By Alistair Farrow
Downloading PDF. Please wait... Issue 2659

Millions of workers join walkouts against Bolsonaro in Brazil

This article is over 4 years, 8 months old
Issue 2659
Strikers in Rio de Janeiro during a general strike last week
Strikers in Rio de Janeiro during a general strike last week (Pic: @ptbrasil/Twitter)

Millions of workers struck in Brazil on Friday of last week against bigoted president Jair Bolsonaro’s pension reforms.

There were protests in some 380 towns and cities across the country. Strikers and their supporters blocked roads in many of them.

Burning barriers were erected in some places and workers picketed highway toll booths as well as other workplaces.

Police used stun grenades on protesters in Rio de Janeiro.

The public transport system was particularly badly hit by the walkouts in many cities.

According to the CUT trade union some 45 million workers took part in the strike.

Some workplaces around Sao Paulo saw 98 percent of the workforce walk out.

Bolsonaro’s pension “reforms” are based on some £188 billion in cuts to public spending.

Workers are expected to pay for them through an increase in the retirement age to 65 for men and 62 for women and an increase in contributions.

To receive their full pension entitlement workers would have to work for 40 years.


And to be entitled to any pension at all they would have to work a minimum of 20 years.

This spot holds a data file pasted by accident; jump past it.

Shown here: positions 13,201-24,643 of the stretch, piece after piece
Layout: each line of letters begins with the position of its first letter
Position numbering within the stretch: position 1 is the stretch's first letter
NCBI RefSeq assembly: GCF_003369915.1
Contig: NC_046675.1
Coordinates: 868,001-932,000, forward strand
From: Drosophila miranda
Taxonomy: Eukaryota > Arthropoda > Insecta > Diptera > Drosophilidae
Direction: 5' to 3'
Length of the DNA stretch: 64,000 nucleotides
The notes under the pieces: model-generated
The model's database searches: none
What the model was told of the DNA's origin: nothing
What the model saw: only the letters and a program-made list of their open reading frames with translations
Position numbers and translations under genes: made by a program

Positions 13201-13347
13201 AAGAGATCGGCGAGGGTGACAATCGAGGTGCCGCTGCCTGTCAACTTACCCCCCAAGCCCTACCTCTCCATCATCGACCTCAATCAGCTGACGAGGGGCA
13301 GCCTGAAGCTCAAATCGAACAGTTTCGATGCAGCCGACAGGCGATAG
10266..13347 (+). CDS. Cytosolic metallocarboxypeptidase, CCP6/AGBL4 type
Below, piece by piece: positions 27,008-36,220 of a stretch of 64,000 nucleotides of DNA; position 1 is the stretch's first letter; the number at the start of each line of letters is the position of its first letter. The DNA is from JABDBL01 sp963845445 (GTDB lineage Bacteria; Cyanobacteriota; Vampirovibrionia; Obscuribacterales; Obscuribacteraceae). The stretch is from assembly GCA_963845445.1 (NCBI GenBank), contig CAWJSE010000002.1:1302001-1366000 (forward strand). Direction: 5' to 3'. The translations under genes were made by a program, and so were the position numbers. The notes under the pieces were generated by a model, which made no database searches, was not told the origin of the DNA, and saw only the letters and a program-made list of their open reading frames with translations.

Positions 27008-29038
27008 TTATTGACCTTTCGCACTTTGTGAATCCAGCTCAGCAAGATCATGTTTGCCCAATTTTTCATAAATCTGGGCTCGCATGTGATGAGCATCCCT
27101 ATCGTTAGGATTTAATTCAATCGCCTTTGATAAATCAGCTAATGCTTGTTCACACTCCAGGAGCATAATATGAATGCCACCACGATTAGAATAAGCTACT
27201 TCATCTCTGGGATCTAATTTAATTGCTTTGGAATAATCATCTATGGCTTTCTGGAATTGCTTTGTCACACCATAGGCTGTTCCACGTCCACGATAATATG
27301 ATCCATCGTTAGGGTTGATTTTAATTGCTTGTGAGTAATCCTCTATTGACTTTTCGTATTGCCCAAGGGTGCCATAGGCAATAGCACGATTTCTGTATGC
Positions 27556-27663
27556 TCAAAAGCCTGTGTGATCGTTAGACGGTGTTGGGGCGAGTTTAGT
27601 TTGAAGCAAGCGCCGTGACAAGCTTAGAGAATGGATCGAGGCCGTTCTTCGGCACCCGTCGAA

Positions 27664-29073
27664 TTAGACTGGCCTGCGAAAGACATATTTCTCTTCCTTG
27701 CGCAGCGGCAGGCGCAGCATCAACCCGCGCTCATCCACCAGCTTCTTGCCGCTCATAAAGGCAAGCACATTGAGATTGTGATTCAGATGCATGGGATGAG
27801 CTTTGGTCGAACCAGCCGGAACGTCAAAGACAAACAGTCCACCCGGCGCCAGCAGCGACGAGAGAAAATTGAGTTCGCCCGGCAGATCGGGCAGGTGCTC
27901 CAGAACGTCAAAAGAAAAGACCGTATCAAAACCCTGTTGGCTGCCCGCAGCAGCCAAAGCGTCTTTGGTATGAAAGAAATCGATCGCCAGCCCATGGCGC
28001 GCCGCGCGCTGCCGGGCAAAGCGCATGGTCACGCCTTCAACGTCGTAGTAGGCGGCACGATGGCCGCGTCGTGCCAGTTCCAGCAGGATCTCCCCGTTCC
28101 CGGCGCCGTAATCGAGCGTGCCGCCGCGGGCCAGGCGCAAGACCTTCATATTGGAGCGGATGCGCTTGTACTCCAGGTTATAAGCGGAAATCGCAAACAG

Teacher Marcio Pereira de Souza said the changes will benefit “the big banks and companies, but not the workers”.

Many of the people who came out had mobilised previously for the protests against the Bolsonaro government’s savage education cuts.

A strike on 15 May followed by a mobilisation by the national union of students on 30 May has put students and education workers at the forefront of a movement against him.

The strike comes as Bolsonaro is under increasing pressure. His son is being investigated for taking potentially corrupt payments along with his former driver.

Bolsonaro’s supporters tried to mobilise in his defence on 26 May, but they received limited support. And he has the lowest approval rating of any sitting president.

Brazil’s parliament, Congress, is expected to vote on the pension changes in the next few weeks.

The splits inside the ruling class were emphasised last Sunday as Joaquim Levy, the head of Brazil’s powerful state development bank, quit his post. This came after Bolsonaro said he had a “price on his head”.

Levy is the fourth senior official to leave since Bolsonaro’s inauguration in January

More militant opposition to his rule can crack his rotten, racist government.

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